New independent Auditor General approved for City of Vancouver

Oct 25 2019, 12:08 am

Vancouver is the largest major Canadian city without its own independent Auditor General, but that could soon change.

On Wednesday, city council unanimously approved a motion by councillor Colleen Hardwick to kick off the process that will eventually provide the City of Vancouver with an Auditor General’s office. Councillor Michael Wiebe was absent from the vote.

During the final deliberations, Hardwick said she sought advice over the summer from other municipal governments across the country that have Auditor Generals, which led to the introduction of the motion last month.

In her motion, she cites examples of similar independent auditing offices and structures in Toronto, Montreal, Halifax, Winnipeg, Calgary, and Edmonton.

“It’s so important add it send a very important signal to the rest of Canada,” Hardwick said during in the meeting. “I think there is ample evidence this is a good move for the City of Vancouver.”

With the approval, city council will lead the process of forming the new office, in consultation with legal opinions, other municipal advisory bodies such as the Union of British Columbia Municipalities, other Auditor General offices in the country, and the provincial government on matters relating to the Vancouver Charter.

This new body would replace the existing layer of oversight provided by the leadership of city staff.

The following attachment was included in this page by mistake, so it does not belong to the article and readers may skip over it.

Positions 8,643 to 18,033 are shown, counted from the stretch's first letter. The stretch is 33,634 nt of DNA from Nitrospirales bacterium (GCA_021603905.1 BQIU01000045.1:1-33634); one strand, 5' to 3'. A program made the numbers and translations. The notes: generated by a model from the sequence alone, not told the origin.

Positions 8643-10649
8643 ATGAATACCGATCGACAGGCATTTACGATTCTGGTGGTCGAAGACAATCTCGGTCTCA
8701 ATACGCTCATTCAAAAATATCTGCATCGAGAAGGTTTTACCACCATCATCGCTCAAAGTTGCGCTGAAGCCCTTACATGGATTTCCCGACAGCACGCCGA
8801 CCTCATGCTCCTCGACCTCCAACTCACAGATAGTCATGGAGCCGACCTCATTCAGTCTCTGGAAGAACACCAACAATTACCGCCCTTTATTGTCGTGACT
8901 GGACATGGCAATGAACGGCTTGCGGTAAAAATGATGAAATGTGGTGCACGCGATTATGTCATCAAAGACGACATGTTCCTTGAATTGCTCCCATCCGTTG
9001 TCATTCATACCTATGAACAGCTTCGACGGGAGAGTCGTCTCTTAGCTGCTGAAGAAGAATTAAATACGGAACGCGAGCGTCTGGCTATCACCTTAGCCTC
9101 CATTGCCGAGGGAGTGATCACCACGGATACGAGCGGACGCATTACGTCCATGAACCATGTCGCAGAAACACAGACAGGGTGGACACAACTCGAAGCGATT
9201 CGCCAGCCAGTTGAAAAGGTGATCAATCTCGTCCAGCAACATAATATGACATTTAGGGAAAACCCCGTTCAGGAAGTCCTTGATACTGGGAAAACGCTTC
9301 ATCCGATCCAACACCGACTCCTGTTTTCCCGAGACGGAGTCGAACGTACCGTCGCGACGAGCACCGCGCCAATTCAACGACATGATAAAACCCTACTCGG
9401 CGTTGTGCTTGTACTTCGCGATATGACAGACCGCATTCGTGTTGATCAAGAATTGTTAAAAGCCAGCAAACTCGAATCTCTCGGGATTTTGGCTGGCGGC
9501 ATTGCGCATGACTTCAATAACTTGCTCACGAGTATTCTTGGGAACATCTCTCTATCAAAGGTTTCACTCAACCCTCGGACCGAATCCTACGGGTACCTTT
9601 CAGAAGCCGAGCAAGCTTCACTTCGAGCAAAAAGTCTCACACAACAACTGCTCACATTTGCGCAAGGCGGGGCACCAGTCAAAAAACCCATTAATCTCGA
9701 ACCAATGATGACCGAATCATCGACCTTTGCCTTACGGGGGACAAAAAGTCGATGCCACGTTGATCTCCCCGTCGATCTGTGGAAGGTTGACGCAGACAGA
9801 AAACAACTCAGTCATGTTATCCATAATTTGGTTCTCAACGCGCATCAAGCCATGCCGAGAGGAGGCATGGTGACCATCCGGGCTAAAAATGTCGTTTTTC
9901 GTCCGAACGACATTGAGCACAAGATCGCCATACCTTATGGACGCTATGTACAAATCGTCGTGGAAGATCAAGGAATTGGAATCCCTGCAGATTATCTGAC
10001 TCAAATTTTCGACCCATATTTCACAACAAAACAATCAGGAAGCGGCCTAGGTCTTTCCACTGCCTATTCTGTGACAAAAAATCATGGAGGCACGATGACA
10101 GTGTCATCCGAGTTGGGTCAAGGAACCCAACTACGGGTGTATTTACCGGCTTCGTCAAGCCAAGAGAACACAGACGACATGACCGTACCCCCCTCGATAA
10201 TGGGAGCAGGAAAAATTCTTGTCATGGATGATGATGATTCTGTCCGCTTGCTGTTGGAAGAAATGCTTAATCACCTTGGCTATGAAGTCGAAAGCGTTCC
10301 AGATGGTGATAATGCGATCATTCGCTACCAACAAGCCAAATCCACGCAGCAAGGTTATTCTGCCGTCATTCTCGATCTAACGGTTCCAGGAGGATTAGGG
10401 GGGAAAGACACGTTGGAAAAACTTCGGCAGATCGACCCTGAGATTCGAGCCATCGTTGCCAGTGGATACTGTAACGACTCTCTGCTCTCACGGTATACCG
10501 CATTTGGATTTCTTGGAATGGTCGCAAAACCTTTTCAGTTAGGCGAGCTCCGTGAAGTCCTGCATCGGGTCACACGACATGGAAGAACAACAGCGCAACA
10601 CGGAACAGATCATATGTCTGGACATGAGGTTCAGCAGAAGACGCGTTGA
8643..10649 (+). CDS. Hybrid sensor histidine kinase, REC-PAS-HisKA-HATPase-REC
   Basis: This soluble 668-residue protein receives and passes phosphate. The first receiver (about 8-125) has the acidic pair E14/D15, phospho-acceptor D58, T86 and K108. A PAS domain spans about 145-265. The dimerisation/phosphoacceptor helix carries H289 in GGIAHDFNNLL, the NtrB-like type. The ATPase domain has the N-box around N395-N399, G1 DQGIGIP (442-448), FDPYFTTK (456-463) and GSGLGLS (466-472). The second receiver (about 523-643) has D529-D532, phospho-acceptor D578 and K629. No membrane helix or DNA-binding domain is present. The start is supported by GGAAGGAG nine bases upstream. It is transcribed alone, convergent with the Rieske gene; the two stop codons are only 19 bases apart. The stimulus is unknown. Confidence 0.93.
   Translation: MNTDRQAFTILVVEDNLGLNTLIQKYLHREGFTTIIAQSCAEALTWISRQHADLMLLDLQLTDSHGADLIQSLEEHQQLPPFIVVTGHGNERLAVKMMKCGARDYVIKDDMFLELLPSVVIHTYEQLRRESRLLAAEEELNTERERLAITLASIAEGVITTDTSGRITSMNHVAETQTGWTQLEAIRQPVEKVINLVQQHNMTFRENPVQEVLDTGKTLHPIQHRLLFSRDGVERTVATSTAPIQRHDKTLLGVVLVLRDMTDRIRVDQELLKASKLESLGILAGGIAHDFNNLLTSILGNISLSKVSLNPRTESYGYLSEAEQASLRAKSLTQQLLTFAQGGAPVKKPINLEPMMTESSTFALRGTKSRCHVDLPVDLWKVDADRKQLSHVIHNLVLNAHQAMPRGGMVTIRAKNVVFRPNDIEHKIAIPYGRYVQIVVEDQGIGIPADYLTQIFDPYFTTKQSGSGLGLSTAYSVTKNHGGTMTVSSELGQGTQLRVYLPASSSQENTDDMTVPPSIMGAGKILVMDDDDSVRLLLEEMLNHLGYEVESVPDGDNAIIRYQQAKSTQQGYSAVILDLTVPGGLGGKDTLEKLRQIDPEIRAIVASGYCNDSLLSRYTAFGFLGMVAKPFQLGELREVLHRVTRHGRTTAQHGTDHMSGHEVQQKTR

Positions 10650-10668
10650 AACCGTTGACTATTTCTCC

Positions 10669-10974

“I think that this is not about oversight necessarily and it is not about auditing our staff and their way of choosing to do things,” said councillor Melissa De Genova. ” I see this as hopefully gives staff one last thing to worry about.”

The municipal government’s combined operating and capital budget is now hovering at $2 billion in 2019, up from about $1.5 billion in 2015.

“I think we should never be afraid of good governance and oversight,” said councillor Sarah Kirby-Yung. “All of the cities that have implemented this have found savings, allowing the cities to be able to redirect funds to other priorities. If we can make our dollars work better, and go further, I think that is to everyone’s benefit.”

The new office is estimated to cost about $1 million annually, with funding allocated from the city budget savings and efficiencies identified by the office.

Kenneth ChanKenneth Chan

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